Cars and trucks are just earthbound spaceships, so consider the following as part of MotorBiscuit’s responsibility to keep you informed about all forms of travel. Do you remember Blink 182? It was a band out of San Diego that made a bunch of music in the 2000s. The frontman and guitarist, Tom DeLonge, has never been shy about things he believes in or what he wants his fans to know. Which, apparently, involves UFOs?
Blink-182 UFO Footage?
Not long after DeLonge started a space-observation group, the New York Times reported on footage the U.S. Navy took of objects it could not identify. And somehow, through his organization, DeLong was able to release footage of three different UFO sightings the New York Times wrote about.
Soon after posting the footage, TSAAS said it discussed with “sources from the government” on the subject of the UFO images and other classified information on the subject. Now, the US Navy has released a statement that the videos DeLong posted are of “unknown” aerial objects flying in American airspace. Then again, you never know. They could be flying cars.
In an interview with Motherboard, Navy spokesperson Joseph Gradisher says, “The Navy considers the phenomena contained in those three videos as unidentified.”
The first video was taken by gunsight cameras mounted on an F-18 flying off the coast of San Diego in 2004. The second video was shot on January 21, 2015, showing a rotating object with pilot audio commenting to each other about how strange the object was. DeLong released a third video shot on the same day in 2015 of an object flying over water. The assumption is that it was the same unidentified object as in the second video shot on the same day.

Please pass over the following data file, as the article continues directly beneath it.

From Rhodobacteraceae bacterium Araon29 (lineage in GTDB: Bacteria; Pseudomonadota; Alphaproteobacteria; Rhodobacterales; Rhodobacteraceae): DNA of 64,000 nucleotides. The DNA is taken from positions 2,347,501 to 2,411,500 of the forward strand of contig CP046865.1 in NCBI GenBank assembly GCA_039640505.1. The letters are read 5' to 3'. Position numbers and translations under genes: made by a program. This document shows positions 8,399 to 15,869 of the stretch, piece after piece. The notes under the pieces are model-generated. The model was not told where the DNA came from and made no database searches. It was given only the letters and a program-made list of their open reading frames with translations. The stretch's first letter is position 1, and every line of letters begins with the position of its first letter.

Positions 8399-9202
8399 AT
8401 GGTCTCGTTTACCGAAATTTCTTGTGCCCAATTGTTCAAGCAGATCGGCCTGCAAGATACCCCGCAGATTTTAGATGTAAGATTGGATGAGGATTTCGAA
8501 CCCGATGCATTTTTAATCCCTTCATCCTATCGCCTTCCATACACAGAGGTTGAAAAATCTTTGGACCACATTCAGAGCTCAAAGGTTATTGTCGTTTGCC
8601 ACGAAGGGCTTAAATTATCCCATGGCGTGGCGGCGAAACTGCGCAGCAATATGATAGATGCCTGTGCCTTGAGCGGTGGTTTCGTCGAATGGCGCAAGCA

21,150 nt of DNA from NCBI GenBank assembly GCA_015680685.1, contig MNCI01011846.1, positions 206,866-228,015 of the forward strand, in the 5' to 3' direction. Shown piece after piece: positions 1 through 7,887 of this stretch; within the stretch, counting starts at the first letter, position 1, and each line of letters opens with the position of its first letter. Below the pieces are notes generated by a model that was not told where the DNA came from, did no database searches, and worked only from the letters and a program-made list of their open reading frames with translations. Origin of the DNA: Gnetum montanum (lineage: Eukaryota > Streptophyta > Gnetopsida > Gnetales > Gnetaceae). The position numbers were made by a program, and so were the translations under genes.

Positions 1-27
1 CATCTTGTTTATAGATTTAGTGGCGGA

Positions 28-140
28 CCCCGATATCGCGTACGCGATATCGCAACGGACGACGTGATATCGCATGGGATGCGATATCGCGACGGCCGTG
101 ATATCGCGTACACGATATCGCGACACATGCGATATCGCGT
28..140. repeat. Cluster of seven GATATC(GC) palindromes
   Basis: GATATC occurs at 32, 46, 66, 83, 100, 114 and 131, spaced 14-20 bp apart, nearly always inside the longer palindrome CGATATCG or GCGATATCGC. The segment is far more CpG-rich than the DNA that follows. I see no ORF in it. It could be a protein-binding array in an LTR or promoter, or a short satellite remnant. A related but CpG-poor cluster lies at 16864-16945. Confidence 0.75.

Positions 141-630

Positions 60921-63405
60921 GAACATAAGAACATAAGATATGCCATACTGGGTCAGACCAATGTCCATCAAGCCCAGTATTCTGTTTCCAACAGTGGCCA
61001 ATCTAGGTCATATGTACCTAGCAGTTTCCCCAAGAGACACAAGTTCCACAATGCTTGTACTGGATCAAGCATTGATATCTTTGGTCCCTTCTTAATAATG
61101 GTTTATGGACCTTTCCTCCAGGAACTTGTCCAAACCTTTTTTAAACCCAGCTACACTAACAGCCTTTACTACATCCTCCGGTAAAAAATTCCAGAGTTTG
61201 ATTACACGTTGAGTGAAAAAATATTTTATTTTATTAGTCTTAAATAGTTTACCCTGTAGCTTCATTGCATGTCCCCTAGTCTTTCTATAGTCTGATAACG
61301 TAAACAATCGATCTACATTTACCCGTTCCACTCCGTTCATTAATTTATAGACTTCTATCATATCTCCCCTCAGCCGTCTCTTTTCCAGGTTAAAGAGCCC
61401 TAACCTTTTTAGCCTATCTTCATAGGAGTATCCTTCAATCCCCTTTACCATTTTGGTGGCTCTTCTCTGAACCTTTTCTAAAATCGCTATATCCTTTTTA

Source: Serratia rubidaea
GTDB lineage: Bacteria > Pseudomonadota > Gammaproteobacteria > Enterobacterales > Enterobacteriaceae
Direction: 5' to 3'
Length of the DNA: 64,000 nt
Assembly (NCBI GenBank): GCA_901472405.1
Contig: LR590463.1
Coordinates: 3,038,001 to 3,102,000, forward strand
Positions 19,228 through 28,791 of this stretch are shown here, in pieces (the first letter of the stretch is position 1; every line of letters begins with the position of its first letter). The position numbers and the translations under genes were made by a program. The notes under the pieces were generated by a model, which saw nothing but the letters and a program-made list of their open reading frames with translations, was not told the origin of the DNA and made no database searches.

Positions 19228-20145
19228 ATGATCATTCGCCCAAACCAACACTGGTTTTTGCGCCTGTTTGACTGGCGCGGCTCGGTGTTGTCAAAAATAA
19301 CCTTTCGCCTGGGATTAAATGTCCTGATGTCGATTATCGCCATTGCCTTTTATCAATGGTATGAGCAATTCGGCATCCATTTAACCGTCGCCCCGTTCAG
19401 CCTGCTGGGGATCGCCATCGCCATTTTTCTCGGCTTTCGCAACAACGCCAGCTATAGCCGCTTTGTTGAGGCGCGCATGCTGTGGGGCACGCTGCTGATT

Official Flying Car UFO Story
Gradisher speculated that the Navy would make a statement saying the videos were of “drones” or “weather balloons” but, “instead they did not. They went on the record stating the phenomena depicted in those videos is unidentified. That really made me surprised, excited, and motivated to push harder for the truth.”
Just this year the US Navy changed policy so that Navy personnel could more easily report unexplained sightings of aerial vehicles due to the number of “unauthorized and/or unidentified aircraft entering various military-controlled training ranges and designated airspace.”
The Navy has determined that for the safety of its personnel it should investigate the multitude of sightings that can’t be explained, which indicates there have been too many to ignore. But they won’t make their findings public. The problem with that is if it thinks there may be concern for personnel safety, then what about us? Shouldn’t us common folk be advised in case some green men land in our backyards and ask us to go for a ride? Or are we acting hysterical over silver saucers flying around our kid’s little league game?
The Navy has this to say: “Any report generated as a result of these investigations will, by necessity, include classified information on military operations. Therefore no release of information to the general public is expected.”
We know there is a social stigma to the whole UFO discussion, but there is also a stigma about having to confront little green men stopping our family in our station wagon on a desert road, too. At least the US Navy is tacitly saying UFOs are a real thing and not figments of our imaginations.